The Commercial and Practical Arts High School will teach commercial and practical arts courses in three-year courses in the tenth, eleventh and twelfth.
Practical arts will be taught exclusively to boys in the school because only 27 girls elected to take that course this year and they will be transferred to Academic in the Fall, Dr. Neulen explained.
Four Years Latin; No Spanish
The new plan provides for the teaching of general foreign languages but eliminates Spanish because of so few taking the subject. Latin will be taught four years, French three and German two.
A general business course is included in the plan known as introductory business to be taught at the Commercial High. Students will start this course in the last junior high year.
Art and Music Optional
Art and music no longer will be compulsory under the new plan. Students in Academic will be taught music and art appreciation during the first two years and may discontinue those studies in their last two years.
A complete business course has been mapped out for Commercial.
The students are given elementary business practice in their ninth year. During their first year at Commercial High bookkeeping, typewriting and shorthand is added.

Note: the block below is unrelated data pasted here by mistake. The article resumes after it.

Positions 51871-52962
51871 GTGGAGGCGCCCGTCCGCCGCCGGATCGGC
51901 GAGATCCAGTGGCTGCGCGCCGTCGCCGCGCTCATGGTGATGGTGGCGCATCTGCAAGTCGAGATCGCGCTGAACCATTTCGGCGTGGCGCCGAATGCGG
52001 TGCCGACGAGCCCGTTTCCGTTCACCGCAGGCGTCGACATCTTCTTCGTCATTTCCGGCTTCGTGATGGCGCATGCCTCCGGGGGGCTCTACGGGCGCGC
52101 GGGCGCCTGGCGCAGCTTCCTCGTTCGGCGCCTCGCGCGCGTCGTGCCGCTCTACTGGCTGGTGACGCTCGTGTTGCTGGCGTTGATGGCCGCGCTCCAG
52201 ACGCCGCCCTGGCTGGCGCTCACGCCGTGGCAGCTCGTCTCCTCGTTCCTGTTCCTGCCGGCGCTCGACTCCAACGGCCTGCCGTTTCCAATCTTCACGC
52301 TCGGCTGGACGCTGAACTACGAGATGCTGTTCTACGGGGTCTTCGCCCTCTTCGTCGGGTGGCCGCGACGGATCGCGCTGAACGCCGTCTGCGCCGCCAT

During the third and fourth year they will elect from three sequences to fit them for secretarial positions and general business. Sequence A provides for the continuation of shorthand and typewriting in the third year and office practice is added in the fourth. Sequence B in the third year teaches bookkeeping, business organization and marketing. Common law, bookkeeping and practice is added in the fourth year. Sequence C provides business organization, marketing, exchange and selling. Commercial art and advertising is included in the fourth year.
As students advance through the Commercial course they may be transferred from one sequence to another. This will be guided by their adaptability or whether they desire to follow a secretarial or business career.
If students elect Sequence A they may have the option of bookkeeping or world history in the third year. Business organization may be taken instead of American history in the fourth year.
|Camden Courier-Post - June 15, 1933|
264 LAST TO GRADUATE AT CAMDEN HIGH SCHOOL
Commencement exercises of Camden High School will be held June 22 when diplomas will be presented to 264 students.